Jeff Horn’s trainer Glenn Rushton did his fighter no favours by letting him continue against Tim Tszyu
ONE of the last things that boxers are told before answering the opening bell is that they should protect themselves at all times. Hopefully the advice is taken to heart because they can’t always count on those entrusted with looking out for their welfare to do so. The recent fight that saw Tim Tszyu stop Jeff Horn is a perfect case in point.
For every Angelo Dundee who would not allow Jimmy Ellis off of the stool for the fifth round of his heavyweight unification fight against Joe Frazier, and Eddie Futch who ignored Frazier’s pleas to come out for the 15th round against Muhammad Ali in Manila, there are dozens like Horn’s trainer Glenn Rushton. They are so caught up in winning that they fail to fully comprehend the danger that their fighter is in. As a result, they are reluctant to stop the contest of their own accord, instead deferring to the wishes of the boxer.
you must understand that fighters by nature are valiant. They are mentally
conditioned to never give up even when their quest for victory is futile. To expect
them to admit defeat in the face of adversity goes against the warrior
mentality that is required of them at least in the eyes of the public. Their
body language can be crying out for someone to step in and save them, but the
one thing they will rarely do is verbally say they don’t want to carry on.
the end of the eighth round Horn slumped on his stool well beaten. He had
already been down a couple of times in the fight and was hopelessly behind on
points in the scheduled 10-rounder. Horn was not punching with the type of
authority that suggested he could stage a miracle finish. He was tired and
being hit regularly, entering the danger zone that sadly puts a fighter’s life
at risk. The match probably should have been stopped earlier. The decision for
Horn’s corner was clear. There was no need to consult with Horn because he was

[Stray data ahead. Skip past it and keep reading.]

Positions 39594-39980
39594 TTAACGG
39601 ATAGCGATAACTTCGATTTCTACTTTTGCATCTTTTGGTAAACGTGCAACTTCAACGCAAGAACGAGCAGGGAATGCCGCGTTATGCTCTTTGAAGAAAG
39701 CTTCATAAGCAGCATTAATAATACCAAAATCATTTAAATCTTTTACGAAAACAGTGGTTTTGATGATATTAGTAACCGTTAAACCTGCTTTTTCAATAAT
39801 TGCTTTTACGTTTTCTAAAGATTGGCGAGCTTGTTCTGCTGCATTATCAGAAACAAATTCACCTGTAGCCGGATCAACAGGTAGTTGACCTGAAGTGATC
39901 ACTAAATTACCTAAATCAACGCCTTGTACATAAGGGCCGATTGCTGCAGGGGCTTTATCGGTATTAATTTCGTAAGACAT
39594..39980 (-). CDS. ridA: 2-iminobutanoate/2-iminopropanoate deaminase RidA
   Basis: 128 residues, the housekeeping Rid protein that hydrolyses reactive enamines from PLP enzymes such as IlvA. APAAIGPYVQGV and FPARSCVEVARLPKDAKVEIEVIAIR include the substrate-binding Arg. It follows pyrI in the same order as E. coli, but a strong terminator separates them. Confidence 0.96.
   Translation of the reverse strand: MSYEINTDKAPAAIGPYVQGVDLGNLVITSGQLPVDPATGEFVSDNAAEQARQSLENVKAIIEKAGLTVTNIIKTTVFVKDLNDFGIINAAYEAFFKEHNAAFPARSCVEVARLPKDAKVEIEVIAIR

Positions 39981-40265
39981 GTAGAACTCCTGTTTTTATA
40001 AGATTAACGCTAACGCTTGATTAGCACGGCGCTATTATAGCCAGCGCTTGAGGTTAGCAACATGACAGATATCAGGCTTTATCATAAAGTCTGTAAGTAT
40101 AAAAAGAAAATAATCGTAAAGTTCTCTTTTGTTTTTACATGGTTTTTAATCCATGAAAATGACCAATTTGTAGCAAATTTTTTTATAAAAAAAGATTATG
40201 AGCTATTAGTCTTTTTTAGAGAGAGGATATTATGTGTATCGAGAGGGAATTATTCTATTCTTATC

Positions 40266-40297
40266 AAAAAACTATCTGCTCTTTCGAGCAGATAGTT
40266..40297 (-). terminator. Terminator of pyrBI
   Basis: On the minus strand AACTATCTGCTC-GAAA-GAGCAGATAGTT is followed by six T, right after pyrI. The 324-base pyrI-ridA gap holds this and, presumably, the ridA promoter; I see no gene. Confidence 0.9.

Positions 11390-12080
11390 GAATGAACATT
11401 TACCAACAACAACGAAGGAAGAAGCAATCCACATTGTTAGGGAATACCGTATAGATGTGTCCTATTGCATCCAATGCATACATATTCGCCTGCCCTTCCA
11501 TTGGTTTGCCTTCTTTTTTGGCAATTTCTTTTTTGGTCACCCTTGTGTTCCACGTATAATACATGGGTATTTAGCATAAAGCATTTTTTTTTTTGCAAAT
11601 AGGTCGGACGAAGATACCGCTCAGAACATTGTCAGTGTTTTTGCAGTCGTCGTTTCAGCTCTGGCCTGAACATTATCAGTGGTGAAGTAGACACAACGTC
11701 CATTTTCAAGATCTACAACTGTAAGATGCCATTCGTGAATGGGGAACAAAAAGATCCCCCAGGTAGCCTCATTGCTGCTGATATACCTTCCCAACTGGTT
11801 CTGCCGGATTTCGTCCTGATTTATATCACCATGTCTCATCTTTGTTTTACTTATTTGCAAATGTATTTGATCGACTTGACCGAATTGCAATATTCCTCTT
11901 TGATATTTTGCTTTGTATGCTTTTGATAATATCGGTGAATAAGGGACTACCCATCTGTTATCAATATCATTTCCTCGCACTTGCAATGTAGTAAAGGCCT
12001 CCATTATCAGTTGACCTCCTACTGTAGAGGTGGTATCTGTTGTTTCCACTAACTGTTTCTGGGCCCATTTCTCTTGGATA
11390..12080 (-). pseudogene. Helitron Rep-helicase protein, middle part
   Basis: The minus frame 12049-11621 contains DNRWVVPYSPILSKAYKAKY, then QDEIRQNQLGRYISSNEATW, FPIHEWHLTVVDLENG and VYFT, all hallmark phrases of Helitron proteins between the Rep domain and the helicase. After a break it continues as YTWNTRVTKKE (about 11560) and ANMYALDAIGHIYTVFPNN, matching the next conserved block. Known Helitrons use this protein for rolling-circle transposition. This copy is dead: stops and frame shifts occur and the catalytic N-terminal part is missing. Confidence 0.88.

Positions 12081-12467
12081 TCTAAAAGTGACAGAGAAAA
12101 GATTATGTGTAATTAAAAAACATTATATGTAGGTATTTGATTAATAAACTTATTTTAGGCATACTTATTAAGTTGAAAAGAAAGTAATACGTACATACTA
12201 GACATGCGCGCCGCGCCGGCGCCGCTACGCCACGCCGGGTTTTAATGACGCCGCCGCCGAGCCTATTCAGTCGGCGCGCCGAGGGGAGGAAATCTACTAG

so well beaten that nothing he could say could have made a difference. Yet when
he got back to the corner there was conflict among his seconds. “What do you
want to do?” Horn was asked by Rushton. He avoided answering, which is a
universal sign of a fighter hoping his corner stops the fight.
you have a punch in you or not?” Horn was asked by Rushton, invoking a response
of, “Oh my God” from one of the commentators. The chaos continued. “Do you want
to give us a minute?” Rushton inquired, giving Horn the option of getting
seriously hurt even though it couldn’t have been his intention.
Tszyu celebrated in the ring shortly after the contest ended one of the
commentators said, “Thankfully sanity prevailed.” But did it really? The corner
was the main culprit, but the referee, ringside physicians, and local
commission could have intervened at any point as well.
fairness to Rushton, Horn survived a ninth round barrage from Manny Pacquiao
that had some calling for the fight to be stopped and was ultimately awarded a
disputed decision. However, unlike the Pacquiao encounter, Horn was so far
behind on points that even had he miraculously rallied over the last two rounds
it would not have come close to being enough to wipe out Tszyu’s insurmountable
a fighter every chance of winning is a noble intention on the surface, but in
doing so when the fight cannot be won is dangerous in the extreme.